The Nazi Remainder
|Otto Strasser returns to Germany in 1955 after years of exile in Canada (Ted Rohde, Stars and Stripes) (source)|
January 10, 1949 (for the Murrow show)
One of the greatest postwar mysteries here in Germany is what became of all the super-German nationalists who supported Hitler and the National Socialist movement. As our armies marched into Germany, the Nazis seemed to have disappeared from the face of the earth.
Today we are beginning to see the first signs of reviving pan-German movements which have a suspicious, beer-hall odor about them. There are at least three political organizations now being formed, all with innocuous-sounding names. All are anti-Communist, all demand the restoration of the prewar German borders, particularly the return of Silesia from Poland. All complain of the hardships which the occupation is committing on the German people. In this sense, they are anti-Western Powers.
The three movements call themselves "The League of German Revival," which concentrates its activities in the British zone in the Ruhr; another is the "Union of the Middle," which operates in the American zone of southern Germany; and finally there is the "German Union," which operates in the French zone.
The Socialists charge that these parties mean the reemergence of Otto Strasser's notorious "Black Front." Strasser, you remember, was the Nazi who Hitler purged in 1930 and who formed the rightist Black Front in opposition. Strasser escaped from Germany and has been living in Canada. But he has been in touch with individuals here, sends his greetings in letters to meetings of the League of German Revival, and has announced that he soon will return to Germany to participate in its political life.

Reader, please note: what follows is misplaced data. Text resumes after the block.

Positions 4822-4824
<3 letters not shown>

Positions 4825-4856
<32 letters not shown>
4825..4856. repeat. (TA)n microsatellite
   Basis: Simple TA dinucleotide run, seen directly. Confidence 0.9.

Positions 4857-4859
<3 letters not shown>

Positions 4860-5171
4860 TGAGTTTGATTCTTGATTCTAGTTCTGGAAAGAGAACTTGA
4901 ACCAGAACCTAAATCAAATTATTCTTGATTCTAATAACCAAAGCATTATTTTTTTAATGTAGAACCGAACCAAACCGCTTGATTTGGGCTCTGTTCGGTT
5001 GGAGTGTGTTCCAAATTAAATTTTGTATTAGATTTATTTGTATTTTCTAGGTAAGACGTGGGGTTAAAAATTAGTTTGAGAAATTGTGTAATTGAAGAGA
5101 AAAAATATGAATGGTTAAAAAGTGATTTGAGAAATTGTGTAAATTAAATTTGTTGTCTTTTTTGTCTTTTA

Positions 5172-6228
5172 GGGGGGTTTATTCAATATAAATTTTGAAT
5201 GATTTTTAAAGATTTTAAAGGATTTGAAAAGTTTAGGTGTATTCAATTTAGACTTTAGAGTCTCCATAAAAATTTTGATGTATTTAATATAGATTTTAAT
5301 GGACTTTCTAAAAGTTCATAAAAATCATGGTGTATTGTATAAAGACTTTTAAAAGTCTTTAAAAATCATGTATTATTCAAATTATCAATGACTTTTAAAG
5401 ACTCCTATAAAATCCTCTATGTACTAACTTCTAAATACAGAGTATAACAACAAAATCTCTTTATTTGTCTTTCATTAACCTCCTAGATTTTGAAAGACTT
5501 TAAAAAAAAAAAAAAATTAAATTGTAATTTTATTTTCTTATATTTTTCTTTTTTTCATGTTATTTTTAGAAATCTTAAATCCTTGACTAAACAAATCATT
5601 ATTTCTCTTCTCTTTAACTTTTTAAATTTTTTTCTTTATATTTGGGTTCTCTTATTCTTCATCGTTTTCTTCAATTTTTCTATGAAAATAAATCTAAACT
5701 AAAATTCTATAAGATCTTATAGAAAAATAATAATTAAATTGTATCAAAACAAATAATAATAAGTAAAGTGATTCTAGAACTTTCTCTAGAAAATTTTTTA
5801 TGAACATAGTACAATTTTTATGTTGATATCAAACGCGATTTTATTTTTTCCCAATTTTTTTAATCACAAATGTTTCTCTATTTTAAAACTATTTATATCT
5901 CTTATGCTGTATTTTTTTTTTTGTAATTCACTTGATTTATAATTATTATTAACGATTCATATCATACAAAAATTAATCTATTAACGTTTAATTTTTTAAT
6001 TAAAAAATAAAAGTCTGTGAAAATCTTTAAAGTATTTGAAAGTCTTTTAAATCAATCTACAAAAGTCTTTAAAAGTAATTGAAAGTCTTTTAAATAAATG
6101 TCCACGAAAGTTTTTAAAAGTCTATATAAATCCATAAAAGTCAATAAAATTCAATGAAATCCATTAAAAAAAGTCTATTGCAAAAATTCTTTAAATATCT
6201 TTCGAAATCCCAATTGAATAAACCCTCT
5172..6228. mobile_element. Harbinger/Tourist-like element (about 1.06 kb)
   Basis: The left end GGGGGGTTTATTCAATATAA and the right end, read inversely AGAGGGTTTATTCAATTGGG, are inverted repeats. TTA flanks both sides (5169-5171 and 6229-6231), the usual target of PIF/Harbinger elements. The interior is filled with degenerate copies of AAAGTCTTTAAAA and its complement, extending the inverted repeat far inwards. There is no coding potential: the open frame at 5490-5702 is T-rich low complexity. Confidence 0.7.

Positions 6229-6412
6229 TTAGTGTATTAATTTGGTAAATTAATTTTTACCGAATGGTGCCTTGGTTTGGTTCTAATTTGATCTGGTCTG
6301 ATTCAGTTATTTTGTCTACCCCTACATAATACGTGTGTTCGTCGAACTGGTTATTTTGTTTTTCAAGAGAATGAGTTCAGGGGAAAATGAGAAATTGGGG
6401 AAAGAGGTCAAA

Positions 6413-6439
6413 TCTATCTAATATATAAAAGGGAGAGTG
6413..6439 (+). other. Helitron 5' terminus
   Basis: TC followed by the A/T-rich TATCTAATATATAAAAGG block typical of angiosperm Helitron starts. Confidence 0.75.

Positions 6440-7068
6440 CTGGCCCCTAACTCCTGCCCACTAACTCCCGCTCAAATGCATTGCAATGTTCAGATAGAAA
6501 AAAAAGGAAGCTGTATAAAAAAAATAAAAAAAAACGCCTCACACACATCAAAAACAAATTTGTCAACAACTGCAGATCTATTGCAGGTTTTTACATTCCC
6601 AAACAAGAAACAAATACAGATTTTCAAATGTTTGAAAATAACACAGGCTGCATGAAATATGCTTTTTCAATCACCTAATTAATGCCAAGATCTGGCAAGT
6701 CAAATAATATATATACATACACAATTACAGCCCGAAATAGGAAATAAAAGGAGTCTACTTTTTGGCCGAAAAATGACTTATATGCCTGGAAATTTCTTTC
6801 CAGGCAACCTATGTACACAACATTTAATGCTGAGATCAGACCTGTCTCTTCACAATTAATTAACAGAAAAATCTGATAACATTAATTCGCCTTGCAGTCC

Some observers here see these leagues for German revival as the beginning of a right wing movement in which Strasser would attempt to build a following similar to General De Gaulle's "Reunion of the French People."
One report has it that the Strasser movement already has pledged subscriptions totaling one million marks, mostly from German industrialists.
However, these new political movements are not going unnoticed. They still must be licensed by the occupation powers concerned before they can appear on the ballot.
But, barring this, of course, they might form the first anti-occupation underground in postwar Germany.
This is Bill Downs in Berlin. Now back to CBS in New York.
January 24, 1949
Certain American army officers in Western Germany have been holding secret meetings with former Nazi military officials. The purpose of the meetings are so secret that even present German political leaders are concerned about them.
This was revealed to me and two other reporters in Bonn by Dr. Konrad Adenauer, president of the West German constitutional convention and leading conservative politician there. Adenauer said he had heard of the talks particularly those with former General Felix Steiner, who was the Waffen SS commander of the 3rd SS Panzer Corps. Adenauer described the SS general as a man "with whom I would not sit at the same table."
The names or rank of the American officers who have been having these secret meetings are not revealed. I checked with intelligence officers in General Clay's headquarters. They said that it is possible that some overly enthusiastic or ambitious American officers might have run into former Nazi army leaders and talked with them—but that, if they occurred, the Americans were acting entirely on their own and in direct violation of orders from General Clay.
Dr. Adenauer made it plain that he and his colleagues opposed re-creation of a Wehrmacht—or the use of Nazi officers. He said that this would only serve to revive German militarism. If any German force were organized to participate in Western European defense, he favors making it part of an international, Western European army. Asked if he thought the Americans might use men such as SS General Steiner, the German politician replied cryptically:
"If one has delicate and important talks on highly secret topics with another person, then one is more likely to be prepared to put that other person to use than if no such talks had taken place."
The whereabouts of the former SS general and his status as a former Nazi have not yet been determined. He was last reported living in the French zone. Steiner at one time was employed by the American military government in Frankfurt when the historical division used several high-ranking Wehrmacht men to complete its record of the war.